Vietnam Kids in Hell & the Darker Side of their Parents
TUCO H. | Los Angeles, CA | 07/16/2001
(4 out of 5 stars)
"Here are two documentaries that are more strongly related than might initially appear, especially with regards to the ever-elusive field of 'official' and 'actual' American History. The truly depressing spectacle of 1950s neurotic overload, and the horrifying psychotic nightmare of Vietnam, back to back! One indirectly resulted in the other ten years later! The soldiers in the second film are part and parcel of what goes on in the first film, they grew up in it. Similar, from the same place, and yet how utterly different these My Lai veterans are than some of the totally bizarre square people you see in the 1950s film (and I'm not just talking about the hair-lengths and side-burns). From someplace deep inside, they seem to be from different planets, while only 8 years separates them. Their experience of warring the war-war-war-warackazoo has dropped them at the forefront of cultural changes while they may have been at the back end when they went in.
The award-winning My Lai massacre interview film directed by Joseph Strick needs no introduction. It's simple and captures what needs to be captured from soldiers determined to reveal, for once, at least part of the truth, either to clear their consciences or satisfy an investigation. One of the guys even admits that since the orders came from above & he had no choice, he saw it as an opportunity for target practice. It achieves more genuine outrage and absurdist despair in 22 minutes than all 3 of Oliver Stone's supposed 'insider-expose' films about that war combined.
The longer film, "Savage Eye," (62 minutes)is the real pre-cursor of "Medium Cool," Haskell Wexler's classic 1969 semi-doc which put Robert Forster at the '68 Chicago Democratic National convention, capturing the riots that happened as a natural part of the background of the fictional film (Wexler is one of the 3 cinematographers credited on "Savage Eye" who worked under the directorial team of Maddow, Meyers, and Strick). "Savage Eye" is semi-narrated by the main character, a young depressed divorcee, in conversations she has inside her head with her 'guardian angel' who dourly and facetiously comments on her thoughts and attitudes in deeply 'existentialist' tones (very fashionable at the time among intellectuals). The voice of the guardian angel isn't credited to anyone (or is it Gary Merril, I'm not sure?) but it sounds exactly like William Holden's "Sunset Boulevard" voice (he even seems to appear, or if it's not him then some dead-ringer lookalike, in part, very quickly in one street shot, cigarette dangling from his mouth). The whole 'conversation in the head' approach is a bold narrative method with a myriad of possibilities that isn't duplicated enough by all the imitators of recent years who've certainly had no scruples exhausting almost everything else used by innovators of the past. So, in addition to this interesting double-perspective narration, you follow the disillusioned divorced woman in the pre-feminist era, as she goes around trying to pick up the pieces of her life: that's the fictional drama played out entirely 'on location,' to a background of documentary footage that doesn't include riots like "Medium Cool," but is similarly oblivious to the fictional film being shot around it.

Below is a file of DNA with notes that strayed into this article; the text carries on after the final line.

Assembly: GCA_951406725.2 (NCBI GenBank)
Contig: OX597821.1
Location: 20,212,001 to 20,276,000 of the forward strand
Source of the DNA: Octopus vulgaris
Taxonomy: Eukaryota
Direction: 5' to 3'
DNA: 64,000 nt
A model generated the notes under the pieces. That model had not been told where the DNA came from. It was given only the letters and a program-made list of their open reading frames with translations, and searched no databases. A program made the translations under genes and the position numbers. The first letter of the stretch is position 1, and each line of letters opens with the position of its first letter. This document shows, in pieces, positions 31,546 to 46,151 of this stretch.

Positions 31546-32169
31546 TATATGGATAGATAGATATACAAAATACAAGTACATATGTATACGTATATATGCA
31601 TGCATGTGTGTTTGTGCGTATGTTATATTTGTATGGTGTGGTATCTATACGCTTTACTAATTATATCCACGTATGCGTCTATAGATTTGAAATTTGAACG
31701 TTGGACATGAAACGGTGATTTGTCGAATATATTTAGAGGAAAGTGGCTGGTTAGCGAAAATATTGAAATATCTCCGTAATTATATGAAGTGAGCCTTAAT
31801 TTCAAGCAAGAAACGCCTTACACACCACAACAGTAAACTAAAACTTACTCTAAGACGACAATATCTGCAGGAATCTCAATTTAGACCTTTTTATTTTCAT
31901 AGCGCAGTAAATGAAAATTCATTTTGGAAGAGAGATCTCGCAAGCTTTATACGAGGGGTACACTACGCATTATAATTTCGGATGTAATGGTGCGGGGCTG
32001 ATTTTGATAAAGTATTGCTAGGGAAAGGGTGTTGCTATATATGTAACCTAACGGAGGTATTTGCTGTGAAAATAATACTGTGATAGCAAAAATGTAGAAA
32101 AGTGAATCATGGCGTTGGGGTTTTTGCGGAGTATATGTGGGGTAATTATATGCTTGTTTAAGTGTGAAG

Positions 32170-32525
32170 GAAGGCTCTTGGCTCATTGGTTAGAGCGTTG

Unfortunately the music almost ruins the film. I hated the music on Savage Eye! It was groovy for about 2 minutes at the beginning and went downhill from there: very little variation, just more of the same pretentious Faux-Prokofiev-meets-Faux-Varese dreck over and over again (truly the worst pseudo-modernist, noisy yet utterly sentimental stuff I've ever had my ears tortured by, and I'm a guy who loves REAL modern music by Stravinsky, Boulez, Henze, Varese etc.). When will DVDs offer an option of turning off the music while keeping the dialogue and narration going? That way we can provide our own music to otherwise fine films or have none. In spite of this atrocious music by Leonard Rosenman, made even more annoying by the heavy-handedly manipulative way the directors use it to cue cheap emotions through conditioned reflex (seemingly intent on draining any ambiguity from the quite fascinating situations shown), thereby totally crippling the film's potential to succeed on the high artistic level it may have been capable of, "Savage Eye" is still too fascinating & original to ignore.
What's all this documentary footage? A lot of frightening & darkly-poetic real folks, the kind Bukowski specialized in talking about. Plain looking women surrounding our relatively cute divorcee at the hair-dresser. Real bars with real people in them (the kind you might see in a good film-noir like Siodmak's "Criss-Cross"). Little old ladies and fat old ladies at wrestling matches between crew-cutted versions of today's greasy long-haired buffoons; Little old ladies and fat old ladies at Roller-Derbies (they had these back then?!); religious faith-healers; flat-out crazy old people; poor people you'll never see in any hollywood film; drunk people lying on the streets; a transvestite gathering; strippers never shown in any Hollywood film of the period wearing nothing but a bikini bottom and tinsel, etc. Inner City Blacks rarely shown in any film of the period, etc. All this, and a charmingly sympathetic main character manage to transcend some of the weaker elements I talked about. The DVD transfer is sub-mediocre at best, but at least IMAGE is even bothering to release this previously unavailable curiosities & rarities. Rent it on DVD. Force your local rental store to carry it or take your business elsewhere. HIGHLY RECOMMENDED"